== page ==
Political Economy of the Global Arms Trade, Professor Sam Perlo-Freeman   
The arms industry and trade sits at the intersection of global economics, security, and politics. Access to armaments, whether domestically produced or imported, is necessary for states and armed groups to develop military capability; thus the arms industry and trade is a key instrument of state policy and international relations.  At the same time, the arms industry is an economic enterprise, in most countries a private, profit-seeking one. It depends on general national economic, industrial and technological development, and is often seen—debatably—as an important source of industrialization, jobs, and trade.  But military spending, including arms acquisition, carries an opportunity cost, and how states choose to allocate limited resources between civilian and military priorities is the outcome of numerous economic, political and security factors.

Health, Human Security and Emerging Pathogens, Professor Nahid Bhadelia   
With increasing globalization of trade, travel and terrorism, public and individual human health have become topics of global concern, involving sovereign nations, international organizations and the scientific community.  Threats from emerging infectious diseases outbreaks exemplify this trend.  In contrast to the traditional idea of national security, the field of human security focuses on the individual, rather than state, as the nexus of analysis and takes a multidisciplinary approach through which to analyze the challenges related to community, national and global response to emerging infectious diseases epidemics. This course will start by examining human security literature and practice as it applies to infectious diseases threats.  It will examine factors leading to increasing frequency of outbreaks due to novel pathogens, such as climate change and environmental degradation, and the concept of One Health.  It will then look at the intersection between scientific research and related ethical issues, disease surveillance and global biosecurity issues.  Further, the course will examine the historical basis for International Health Regulations and other frameworks for modern global health governance as they apply to outbreaks.  Lastly, the class will utilize case studies to examine how outbreak preparedness and response have been managed during recent epidemics such as SARS, H1N1, MERS, Ebola and Zika.  This course is meant to foster interdisciplinary perspectives by bringing together practitioners from international law, human development, public health and clinical care.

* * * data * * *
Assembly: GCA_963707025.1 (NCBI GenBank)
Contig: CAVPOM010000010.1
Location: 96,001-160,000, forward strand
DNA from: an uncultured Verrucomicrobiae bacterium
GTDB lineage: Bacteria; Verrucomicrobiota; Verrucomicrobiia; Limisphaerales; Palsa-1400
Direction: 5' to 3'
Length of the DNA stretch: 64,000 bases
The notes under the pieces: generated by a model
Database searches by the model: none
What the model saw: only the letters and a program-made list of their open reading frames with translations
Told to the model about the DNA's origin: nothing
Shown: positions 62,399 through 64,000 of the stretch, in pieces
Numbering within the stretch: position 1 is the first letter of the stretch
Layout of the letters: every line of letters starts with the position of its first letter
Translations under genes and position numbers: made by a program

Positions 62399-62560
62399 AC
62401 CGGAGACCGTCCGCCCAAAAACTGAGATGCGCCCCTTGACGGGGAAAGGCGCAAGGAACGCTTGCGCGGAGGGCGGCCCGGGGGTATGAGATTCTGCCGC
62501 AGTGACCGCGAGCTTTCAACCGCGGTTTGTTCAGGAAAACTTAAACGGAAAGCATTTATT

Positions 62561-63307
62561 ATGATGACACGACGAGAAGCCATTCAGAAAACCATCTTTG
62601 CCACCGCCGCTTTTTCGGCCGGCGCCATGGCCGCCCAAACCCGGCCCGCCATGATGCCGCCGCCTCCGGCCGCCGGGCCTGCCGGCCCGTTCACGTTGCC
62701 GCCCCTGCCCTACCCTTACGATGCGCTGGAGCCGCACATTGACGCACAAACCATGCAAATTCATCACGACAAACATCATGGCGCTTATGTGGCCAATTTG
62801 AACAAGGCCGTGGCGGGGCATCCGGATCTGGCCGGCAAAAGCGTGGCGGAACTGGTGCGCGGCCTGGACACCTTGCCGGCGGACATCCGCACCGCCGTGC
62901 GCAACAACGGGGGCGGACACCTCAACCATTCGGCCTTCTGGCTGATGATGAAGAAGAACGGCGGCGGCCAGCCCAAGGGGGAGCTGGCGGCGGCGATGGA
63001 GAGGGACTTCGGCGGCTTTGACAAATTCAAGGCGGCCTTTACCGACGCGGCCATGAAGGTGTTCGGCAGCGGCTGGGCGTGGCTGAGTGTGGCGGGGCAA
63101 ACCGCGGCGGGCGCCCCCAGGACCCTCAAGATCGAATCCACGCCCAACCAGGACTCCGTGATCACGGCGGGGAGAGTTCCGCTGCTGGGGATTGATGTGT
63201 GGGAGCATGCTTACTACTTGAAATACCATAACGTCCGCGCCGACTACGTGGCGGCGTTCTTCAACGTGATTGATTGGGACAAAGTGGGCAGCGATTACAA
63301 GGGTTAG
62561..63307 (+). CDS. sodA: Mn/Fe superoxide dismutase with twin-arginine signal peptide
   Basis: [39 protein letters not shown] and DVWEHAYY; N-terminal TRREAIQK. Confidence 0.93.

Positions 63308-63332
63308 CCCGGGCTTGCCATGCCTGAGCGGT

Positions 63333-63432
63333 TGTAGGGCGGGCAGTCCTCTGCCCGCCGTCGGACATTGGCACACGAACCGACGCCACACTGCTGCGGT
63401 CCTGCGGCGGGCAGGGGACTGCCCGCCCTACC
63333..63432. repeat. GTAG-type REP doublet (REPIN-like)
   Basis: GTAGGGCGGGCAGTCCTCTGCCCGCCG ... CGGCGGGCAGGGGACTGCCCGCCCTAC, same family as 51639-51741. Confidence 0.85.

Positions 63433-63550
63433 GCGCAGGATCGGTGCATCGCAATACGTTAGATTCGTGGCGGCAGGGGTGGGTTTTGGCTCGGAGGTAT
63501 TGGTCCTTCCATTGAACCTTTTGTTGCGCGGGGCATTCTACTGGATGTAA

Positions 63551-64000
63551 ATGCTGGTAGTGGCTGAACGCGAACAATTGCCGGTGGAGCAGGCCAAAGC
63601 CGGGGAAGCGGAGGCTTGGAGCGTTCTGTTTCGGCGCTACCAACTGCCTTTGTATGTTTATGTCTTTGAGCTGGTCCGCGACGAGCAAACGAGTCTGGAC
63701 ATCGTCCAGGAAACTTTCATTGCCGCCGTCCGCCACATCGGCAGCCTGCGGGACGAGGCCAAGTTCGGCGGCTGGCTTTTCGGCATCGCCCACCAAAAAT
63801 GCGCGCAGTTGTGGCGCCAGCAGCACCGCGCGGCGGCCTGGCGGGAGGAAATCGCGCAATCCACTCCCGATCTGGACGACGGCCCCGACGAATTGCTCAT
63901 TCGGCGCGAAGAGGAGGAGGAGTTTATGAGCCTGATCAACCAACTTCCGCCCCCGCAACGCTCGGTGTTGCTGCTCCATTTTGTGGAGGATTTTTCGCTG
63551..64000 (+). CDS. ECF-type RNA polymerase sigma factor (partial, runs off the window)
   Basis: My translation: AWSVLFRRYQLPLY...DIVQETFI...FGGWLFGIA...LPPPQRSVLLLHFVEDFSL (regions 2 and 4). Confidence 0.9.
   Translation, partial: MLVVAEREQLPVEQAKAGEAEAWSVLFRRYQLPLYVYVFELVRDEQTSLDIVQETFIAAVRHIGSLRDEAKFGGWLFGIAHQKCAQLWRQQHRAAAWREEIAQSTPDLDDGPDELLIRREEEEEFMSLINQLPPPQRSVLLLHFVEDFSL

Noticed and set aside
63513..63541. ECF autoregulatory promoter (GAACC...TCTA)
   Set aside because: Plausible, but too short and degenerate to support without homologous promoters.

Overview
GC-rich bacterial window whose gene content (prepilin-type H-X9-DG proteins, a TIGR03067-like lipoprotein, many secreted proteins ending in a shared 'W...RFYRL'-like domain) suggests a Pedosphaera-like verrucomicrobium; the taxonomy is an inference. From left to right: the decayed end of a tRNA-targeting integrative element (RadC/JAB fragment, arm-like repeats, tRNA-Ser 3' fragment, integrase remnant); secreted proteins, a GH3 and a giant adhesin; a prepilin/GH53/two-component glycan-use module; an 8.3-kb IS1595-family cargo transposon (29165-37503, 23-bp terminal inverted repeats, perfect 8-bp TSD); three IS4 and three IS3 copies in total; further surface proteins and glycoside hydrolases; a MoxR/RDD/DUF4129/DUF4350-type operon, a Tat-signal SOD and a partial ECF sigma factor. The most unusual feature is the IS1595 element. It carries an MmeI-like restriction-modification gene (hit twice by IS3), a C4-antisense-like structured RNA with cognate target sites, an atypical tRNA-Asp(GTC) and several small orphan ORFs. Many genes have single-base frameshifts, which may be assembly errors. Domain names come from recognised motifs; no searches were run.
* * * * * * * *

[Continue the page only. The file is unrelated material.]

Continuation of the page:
Leave a Reply

Your email address will not be published. Required fields are marked *

Spam prevention powered by Akismet